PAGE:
You must let the Pensions Regulator know that you have enrolled an employee into a pension scheme – this is legally required - by completing a declaration of compliance within 5 months of doing so.

You should also consider the following when it comes to monitoring your scheme on a continuous basis:

  • Changes in earnings: If you have regular promotion in your business then be aware that once your employee reaches the auto enrolment qualifying earnings (the yearly, monthly and weekly figures outlined above) then they must be enrolled into your pension scheme.
  • Changes in age: If you have employees aged under 22 then be aware that they must be added to your pension scheme once they reach the automatic pension enrolment age of 22.
  • Opting out: Some employees are eligible for automatic enrolment ‘opt out’. This is when an employee voluntarily withdraws from your pension scheme. If they do so within a month of being initially enrolled,you must ensure no further contributions will be taken from their salary and provide a complete refund of what they have paid so far. You must ensure this process is completed within a month of their opting out.
  • Re-enrolment: This occurs after 3 years, and requires you to place staff members who have left your scheme back onto it. You must write to them letting them know of their re-enrolment and complete your declaration of compliance once again.
  • Record keeping: Records of your adherence to your legal duties concerning the workplace pension should be kept up to date. These include names and addresses of all individuals on your scheme, records of when contributions were made, your scheme reference number and any requests to leave or join the scheme you have received from staff.

When and What is my Automatic Enrolment Staging Date?

Your staging date is the date when your workplace pension duties as an employer come into effect. Auto enrolment staging dates are unique to each company depending on when they first became an employing business, each date is set in law.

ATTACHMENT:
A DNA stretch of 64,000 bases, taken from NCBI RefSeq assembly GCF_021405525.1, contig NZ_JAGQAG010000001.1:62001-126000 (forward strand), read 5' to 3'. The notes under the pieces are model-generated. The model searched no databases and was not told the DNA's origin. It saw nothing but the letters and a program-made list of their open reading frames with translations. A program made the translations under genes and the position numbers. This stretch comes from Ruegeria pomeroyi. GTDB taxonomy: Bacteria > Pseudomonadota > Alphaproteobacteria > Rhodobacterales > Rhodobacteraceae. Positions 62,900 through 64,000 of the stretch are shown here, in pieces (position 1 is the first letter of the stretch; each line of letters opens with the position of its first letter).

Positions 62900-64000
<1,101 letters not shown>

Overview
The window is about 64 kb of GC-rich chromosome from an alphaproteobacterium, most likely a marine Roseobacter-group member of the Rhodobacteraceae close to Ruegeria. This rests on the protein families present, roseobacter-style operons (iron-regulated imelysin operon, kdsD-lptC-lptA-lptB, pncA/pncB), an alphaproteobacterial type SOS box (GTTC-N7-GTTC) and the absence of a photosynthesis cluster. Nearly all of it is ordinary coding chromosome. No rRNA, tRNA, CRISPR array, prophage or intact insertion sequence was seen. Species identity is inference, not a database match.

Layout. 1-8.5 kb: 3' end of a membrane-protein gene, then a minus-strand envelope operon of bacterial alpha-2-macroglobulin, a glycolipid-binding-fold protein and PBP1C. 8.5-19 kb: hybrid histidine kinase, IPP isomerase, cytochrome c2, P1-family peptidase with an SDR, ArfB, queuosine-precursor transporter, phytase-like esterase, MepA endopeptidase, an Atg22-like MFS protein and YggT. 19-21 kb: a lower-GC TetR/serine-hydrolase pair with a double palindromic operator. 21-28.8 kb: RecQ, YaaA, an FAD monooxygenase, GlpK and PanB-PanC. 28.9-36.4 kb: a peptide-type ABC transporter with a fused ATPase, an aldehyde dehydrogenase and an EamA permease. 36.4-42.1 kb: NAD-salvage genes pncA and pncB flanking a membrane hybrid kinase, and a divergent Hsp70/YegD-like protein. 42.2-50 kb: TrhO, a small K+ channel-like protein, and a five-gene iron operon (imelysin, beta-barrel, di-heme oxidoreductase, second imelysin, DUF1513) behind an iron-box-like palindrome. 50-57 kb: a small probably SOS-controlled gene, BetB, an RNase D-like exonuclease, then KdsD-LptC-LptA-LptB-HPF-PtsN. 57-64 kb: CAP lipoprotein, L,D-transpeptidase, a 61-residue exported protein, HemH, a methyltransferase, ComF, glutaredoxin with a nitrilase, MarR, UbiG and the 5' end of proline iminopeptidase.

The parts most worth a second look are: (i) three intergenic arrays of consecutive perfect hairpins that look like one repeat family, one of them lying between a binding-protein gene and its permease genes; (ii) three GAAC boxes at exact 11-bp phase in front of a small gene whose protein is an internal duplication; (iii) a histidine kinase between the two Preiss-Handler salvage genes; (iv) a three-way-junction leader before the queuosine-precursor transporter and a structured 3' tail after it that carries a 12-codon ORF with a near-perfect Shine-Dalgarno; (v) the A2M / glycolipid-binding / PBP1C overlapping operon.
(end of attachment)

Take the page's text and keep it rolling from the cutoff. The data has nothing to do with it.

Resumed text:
pension enrollment dates

When Does Automatic Enrolment Start?

As of October 2017, auto-enrolment for pension schemes is a legal requirement. Prior to 2017, employees who had joined the business from 2012 onwards had a unique staging date. This calendar date was the date upon which they must commence auto-enrolment pension payments. However, all pension contributions are now mandatory and should commence upon employment with the business, or the successful completion of a six-week employment period.

The Pensions Regulator offers an online automatic enrolment Duties Checker to help make you aware of your legal obligations.


It is possible to postpone auto enrolment of new staff for a set period. The new date must be within three months of either:
The date employment started
The date the employee became eligible for auto enrolment.

You might use a postponement of your pension duties when extending an employee’s probationary period with the business due to performance.

If you submit a postponement request, you must also send the employee in question a postponement notice within six weeks, informing them of the deferment of auto enrolment duties.


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All employers are legally obligated to enrol their staff into a workplace pension and contribute